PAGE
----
Unlike other industries, prices for health care can vary dramatically depending on who's paying. The list prices for hospital stays and doctor visits are often just opening bids that insurers negotiate down.”

“ The deals insurers and providers strike are often proprietary, making comparisons difficult. Even doctors are generally clueless about what the tests, drugs and specialists they recommend will cost patients.”

The primary stakeholders in the healthcare system are consumers and their physicians. If consumers and physicians cannot get the prices of the services they are about to use they should demand them or use another vendor.

The declaration of proprietary prices sounds very official and mysterious.

Price transparency is common in most industries. Price transparency stimulates competition with lower cost and better quality.

Price transparency is rare in health care. The  "charges," "prices," "rates" and "payments" are all opaque. They bear little relation to actual costs.

It is essential that consumers drive the requirement of providers to publish their prices in order to get customers. The government has no interest in doing it.

If consumers were spending their own money, most consumers would demand price transparency.

If a third party is paying the bill for healthcare, consumers would have no interest in the price of care or controlling the price of care.

Last year, 38% of Americans with employer-sponsored insurance had a deductible of $1,000 or more—up from 10% in 2006, according to the Kaiser Family Foundation.”

Obamacare is expanding the services required for insurance policies. The services include unnecessary coverage for a lot of potential participants. Both health insurance premiums and private insurance require coverage of unnecessary services. President Obama is also taxing the insurance companies for every insurance policy they sell.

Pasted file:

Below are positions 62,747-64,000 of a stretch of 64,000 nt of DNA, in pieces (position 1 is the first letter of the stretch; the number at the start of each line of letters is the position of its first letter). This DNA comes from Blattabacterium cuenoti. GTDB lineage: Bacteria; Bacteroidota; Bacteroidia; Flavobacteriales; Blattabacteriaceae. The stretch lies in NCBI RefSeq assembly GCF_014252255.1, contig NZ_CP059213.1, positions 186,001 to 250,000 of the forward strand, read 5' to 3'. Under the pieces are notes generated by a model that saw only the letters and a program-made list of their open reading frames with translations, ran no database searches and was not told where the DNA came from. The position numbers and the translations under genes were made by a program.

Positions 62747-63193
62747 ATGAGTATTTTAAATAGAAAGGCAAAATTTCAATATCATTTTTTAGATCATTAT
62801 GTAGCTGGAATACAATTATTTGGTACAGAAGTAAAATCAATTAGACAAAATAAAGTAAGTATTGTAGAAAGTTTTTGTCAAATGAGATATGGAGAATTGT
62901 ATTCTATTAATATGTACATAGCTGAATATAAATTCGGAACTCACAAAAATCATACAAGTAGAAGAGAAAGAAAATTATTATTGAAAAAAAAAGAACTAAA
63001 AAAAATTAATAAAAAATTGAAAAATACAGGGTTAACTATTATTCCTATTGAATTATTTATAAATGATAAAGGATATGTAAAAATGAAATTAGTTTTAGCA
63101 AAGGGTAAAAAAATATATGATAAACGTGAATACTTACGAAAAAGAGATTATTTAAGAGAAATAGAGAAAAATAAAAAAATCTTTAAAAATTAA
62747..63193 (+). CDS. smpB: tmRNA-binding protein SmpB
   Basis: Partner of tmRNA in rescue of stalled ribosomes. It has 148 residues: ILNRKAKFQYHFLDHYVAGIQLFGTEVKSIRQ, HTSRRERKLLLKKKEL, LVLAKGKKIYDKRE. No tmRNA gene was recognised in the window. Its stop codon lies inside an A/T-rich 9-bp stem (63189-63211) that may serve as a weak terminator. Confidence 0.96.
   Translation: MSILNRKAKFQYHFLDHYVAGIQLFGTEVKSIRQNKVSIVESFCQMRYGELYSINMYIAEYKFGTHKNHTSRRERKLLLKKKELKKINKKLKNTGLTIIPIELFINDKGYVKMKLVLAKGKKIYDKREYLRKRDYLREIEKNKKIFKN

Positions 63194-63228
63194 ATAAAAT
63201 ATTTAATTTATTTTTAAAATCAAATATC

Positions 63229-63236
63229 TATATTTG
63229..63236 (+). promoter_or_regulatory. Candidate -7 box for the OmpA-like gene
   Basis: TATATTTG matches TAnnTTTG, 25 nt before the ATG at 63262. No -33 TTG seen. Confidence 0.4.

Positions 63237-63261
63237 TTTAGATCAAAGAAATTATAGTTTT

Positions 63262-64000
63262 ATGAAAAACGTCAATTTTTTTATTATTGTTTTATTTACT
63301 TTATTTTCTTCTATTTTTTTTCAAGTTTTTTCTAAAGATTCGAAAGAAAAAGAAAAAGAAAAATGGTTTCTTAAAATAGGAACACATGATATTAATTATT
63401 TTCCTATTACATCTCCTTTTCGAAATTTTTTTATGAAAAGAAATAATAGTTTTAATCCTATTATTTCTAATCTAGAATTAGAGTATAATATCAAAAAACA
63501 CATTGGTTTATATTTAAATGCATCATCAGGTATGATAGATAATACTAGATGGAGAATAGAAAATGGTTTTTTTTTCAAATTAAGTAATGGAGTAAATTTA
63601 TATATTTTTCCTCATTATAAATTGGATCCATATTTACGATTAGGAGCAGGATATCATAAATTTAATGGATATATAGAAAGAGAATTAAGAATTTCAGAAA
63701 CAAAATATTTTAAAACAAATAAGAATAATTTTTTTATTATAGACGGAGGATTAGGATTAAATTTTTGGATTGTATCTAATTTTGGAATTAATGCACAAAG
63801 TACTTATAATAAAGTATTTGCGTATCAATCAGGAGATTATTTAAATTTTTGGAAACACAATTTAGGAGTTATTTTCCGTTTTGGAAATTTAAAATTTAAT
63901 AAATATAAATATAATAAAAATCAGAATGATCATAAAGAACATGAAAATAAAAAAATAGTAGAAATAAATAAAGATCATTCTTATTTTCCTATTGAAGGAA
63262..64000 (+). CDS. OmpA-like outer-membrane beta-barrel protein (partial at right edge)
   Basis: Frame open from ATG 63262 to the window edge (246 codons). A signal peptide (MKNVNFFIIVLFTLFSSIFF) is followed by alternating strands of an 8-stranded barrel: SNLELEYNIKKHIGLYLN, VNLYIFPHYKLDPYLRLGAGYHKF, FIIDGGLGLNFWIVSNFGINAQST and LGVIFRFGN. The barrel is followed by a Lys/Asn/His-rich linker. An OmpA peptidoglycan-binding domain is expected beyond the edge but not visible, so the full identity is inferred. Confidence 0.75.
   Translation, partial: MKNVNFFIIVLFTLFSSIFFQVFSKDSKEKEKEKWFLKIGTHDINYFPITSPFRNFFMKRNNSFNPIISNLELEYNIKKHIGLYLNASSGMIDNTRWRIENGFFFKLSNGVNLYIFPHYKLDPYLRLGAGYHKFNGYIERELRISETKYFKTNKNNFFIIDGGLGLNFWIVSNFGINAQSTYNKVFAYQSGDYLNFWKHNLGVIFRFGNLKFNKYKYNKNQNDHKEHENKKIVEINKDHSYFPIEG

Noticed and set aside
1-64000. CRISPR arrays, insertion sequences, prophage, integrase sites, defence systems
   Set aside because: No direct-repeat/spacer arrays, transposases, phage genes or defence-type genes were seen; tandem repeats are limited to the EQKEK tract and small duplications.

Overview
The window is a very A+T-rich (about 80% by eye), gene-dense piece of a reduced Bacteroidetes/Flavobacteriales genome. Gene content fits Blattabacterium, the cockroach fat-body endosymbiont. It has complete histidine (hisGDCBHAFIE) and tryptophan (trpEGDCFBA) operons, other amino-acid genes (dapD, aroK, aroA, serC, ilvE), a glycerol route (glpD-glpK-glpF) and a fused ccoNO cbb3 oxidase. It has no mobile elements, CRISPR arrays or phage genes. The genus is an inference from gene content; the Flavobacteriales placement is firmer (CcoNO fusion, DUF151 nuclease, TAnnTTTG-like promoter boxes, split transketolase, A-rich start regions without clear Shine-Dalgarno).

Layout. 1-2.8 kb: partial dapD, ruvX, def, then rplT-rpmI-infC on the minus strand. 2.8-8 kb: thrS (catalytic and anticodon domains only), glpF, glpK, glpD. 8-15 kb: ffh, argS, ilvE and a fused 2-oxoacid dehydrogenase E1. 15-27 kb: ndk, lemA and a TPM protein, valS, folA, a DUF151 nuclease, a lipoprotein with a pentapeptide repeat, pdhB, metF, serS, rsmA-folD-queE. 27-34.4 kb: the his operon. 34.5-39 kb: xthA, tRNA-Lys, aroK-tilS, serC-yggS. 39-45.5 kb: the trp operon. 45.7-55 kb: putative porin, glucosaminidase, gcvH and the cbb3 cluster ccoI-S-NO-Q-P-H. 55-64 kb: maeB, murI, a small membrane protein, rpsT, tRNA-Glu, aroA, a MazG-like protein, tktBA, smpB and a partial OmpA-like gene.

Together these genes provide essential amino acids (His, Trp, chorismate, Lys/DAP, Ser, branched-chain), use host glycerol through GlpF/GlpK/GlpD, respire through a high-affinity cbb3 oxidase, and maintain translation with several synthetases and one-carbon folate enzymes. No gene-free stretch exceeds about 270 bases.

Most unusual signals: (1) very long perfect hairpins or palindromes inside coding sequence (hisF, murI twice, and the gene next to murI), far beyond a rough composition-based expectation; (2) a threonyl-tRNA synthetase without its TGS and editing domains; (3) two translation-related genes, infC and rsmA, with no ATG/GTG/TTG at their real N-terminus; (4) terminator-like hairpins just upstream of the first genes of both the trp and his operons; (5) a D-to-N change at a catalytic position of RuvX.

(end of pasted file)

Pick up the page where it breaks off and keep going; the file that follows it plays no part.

These additional costs are passed on to consumers without consumers’ knowledge in this price opaque world of healthcare.

Premium prices are skyrocketing; deductibles and copays are also increasing.

Obamacare mandates people to buy these healthcare insurance policies.

At the same time the silver and bronze plans created by the Obamacare (Affordable Care Act) carry average family deductibles of $6,000 and $10,386 respectively as opposed to $1,000 pre Obamacare.

More than half of bronze plans also require patients to pay 30% of doctors' fees, according to health-information site

Obamacare and all its regulations are not so affordable to anyone making over $50,000.

Everyone earning under $50,000 receives a subsidy from the government. Over 50% of the people earn under $50,000 dollars. These consumers do not have incentive to shop for cheaper medical care.

People making over $50,000 are trapped. The middle classes’ discretionary income is being reduced by the very program President Obama  (Obamacare) promised to protect.

My ideal Medical Savings Account solves all of these problems.

President Obama doesn’t want a solution to the healthcare system. He wants control of the healthcare system. He wants the government to be in control of the entire system.

Only then can he tell consumers what medical care they can and cannot have.

When the present Obamacare system implodes people will beg the government (payer of last resort) to bail them out even at the price of freedom and independence.

The next step will be to control all of the freedoms that Americans have left.


The opinions expressed in the blog “Repairing The Healthcare System” are, mine and mine alone

Please have a friend subscribe



  • Thanks for leaving a comment, please keep it clean. HTML allowed is strong, code and a href.